GRAND RAPIDS, Mich. — In a one-on-one interview with FOX 17 Monday, Governor Gretchen Whitmer defended her vetoing of four election bills, she says were introduced to sow doubt in the election process.
“These efforts to undermine our ability to have confidence in our democracy, are not about fixing an issue here or there. It's about, you know, perpetuating the ‘big lie,’ said Whitmer. “I stand with the voters of Michigan, I stand to make sure that our elections are valid, and that they are accurate and that we can all have confidence in them. And that's why I took that action.”
Though some of those bills, like a measure to allow and expand polling place locations to private venues, received broad bipartisan support in Michigan’s House. The state GOP criticized her decision as "grandstanding" and "pandering."
Aaron Parseghian: How does expanding polling place locations to private, whether it's a facility like a senior living home or something like that, how does that perpetuate the big lie? Wouldn't that expand opportunities for people to vote?
Governor Whitmer“There's all sorts of spin on variety of bills and many of which would sound good, but they didn't even have the requisite funding behind them to make them a reality. That is because that is effort to undermine everyone's confidence in the election, that was accurate, that was fair, that was full, that was historic,” Whitmer said.
Last week, Governor Whitmer signed off a nearly $70 billion state budget that included record investments in childcare and K-12 education, but the budget also included a GOP-backed provision that would essentially force local health departments to drop school mask mandates.
Aaron Parseghian “You've already said [that language] is unconstitutional and unenforceable. Yet several local health departments including here in West Michigan, Barry-Eaton County Health Department, Berrien County, Allegan, they've all nixed their mandates. Is that concerning to you?
Governor Whitmer “Well it is concerning to me, because of course, that is in reaction to some of the ugliness that has been sent to our local public health departments ways. It's unfortunate that that is becoming more and more common in today's society. I know, I've had an incredible amount of ugliness sent my way. I am grateful for leaders like Dr. London here in Kent County who has said, no, we're not reversing course, we're going to protect people. And the best way to do it is to ensure that our children are wearing masks when they're in school. So I applaud the efforts of those leaders who have continued that policy, I understand the difficulty that others are navigating, but at the end of the day, this virus doesn't care what part of the state you live in. It doesn't care what side of the aisle you sit on. This virus is a real threat to our economy, and most importantly, to our health.”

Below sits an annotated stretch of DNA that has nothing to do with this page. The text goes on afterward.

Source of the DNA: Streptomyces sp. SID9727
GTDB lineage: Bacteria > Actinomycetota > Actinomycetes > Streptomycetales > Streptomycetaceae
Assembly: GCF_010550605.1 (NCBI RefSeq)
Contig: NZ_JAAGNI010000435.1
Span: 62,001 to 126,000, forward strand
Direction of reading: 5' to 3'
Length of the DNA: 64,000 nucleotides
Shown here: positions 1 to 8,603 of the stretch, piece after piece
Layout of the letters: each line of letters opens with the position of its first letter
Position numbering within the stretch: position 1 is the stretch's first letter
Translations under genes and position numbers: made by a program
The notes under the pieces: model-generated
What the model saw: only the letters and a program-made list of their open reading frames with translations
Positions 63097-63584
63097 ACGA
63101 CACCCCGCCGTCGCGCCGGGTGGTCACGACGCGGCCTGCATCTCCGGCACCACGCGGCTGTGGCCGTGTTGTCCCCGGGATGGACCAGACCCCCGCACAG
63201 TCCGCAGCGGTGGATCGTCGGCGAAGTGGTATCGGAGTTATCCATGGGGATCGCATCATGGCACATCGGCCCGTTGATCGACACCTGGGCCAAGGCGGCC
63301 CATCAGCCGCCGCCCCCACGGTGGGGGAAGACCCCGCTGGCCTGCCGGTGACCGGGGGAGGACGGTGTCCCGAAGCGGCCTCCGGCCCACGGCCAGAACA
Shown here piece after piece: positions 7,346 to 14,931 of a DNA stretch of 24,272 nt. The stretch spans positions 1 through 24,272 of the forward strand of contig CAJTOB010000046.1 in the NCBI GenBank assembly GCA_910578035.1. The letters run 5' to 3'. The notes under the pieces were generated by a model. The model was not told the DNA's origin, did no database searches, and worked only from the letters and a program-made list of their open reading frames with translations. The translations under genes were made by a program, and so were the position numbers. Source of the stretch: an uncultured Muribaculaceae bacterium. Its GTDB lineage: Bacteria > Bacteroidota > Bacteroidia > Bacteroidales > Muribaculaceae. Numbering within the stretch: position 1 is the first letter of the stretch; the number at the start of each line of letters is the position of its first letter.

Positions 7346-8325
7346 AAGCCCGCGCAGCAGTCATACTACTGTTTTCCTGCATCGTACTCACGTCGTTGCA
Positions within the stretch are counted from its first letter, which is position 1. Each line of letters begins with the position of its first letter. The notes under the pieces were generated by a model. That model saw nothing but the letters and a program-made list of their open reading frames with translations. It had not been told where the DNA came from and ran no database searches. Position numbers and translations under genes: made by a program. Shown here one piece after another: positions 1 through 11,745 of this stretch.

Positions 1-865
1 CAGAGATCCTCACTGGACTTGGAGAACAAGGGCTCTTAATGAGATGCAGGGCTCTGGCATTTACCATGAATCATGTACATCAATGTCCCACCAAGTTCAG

Despite that, the governor implies there’s no push from her administration for a statewide K-12 mask mandate.
Aaron Parseghian You mentioned some of the ugliness and the anger often directed at health department leaders in the local level, also school boards. Wouldn't a statewide school mask mandate, take away some of the pressure that these organizations are feeling?
Governor Whitmer: Here's the thing, we at the beginning of this pandemic had to use a lot of blunt tools because that's all we had. We had a virus that was ravaging our state, we saw an incredible number of people losing their lives to this virus. And in the early days, the only tools we had were just trying to stay away from one another and I had to make some really hard decisions and certainly, it wasn't easy. But studies have shown we save 1000s of lives because of it. Now we're in a position where we have access to vaccines, one of which is produced right here in West Michigan, these vaccines are incredible, they're powerful in that they'll keep you safe, they work, they are easy to access, you can go up just about anywhere walking right now and get a vaccine if you are, if you're eligible, and they're free, they work. We have tools now that we didn't have a year and a half ago, these determinations at the local level are really important, so the public sees they have an ability to weigh in respectfully, but of course ability to understand and to make some decisions and weigh in. But when they happen at the local level, that is increases compliance and that's really the goal.”
On the vaccine front, the Governor tells FOX 17, the state is still working through how to implement President Biden's sweeping vaccine mandate for most workers.
"We're still waiting for the Department of Labor on the federal level to promulgate the rules, and then we will have to do the same at the state level, but we're waiting on the feds because that's who made the rule change. We get to see how it's going to be applied and then we've got to work with all of our stakeholders here in Michigan to make sure that it's very clear so people can get into compliance," Whitmer said.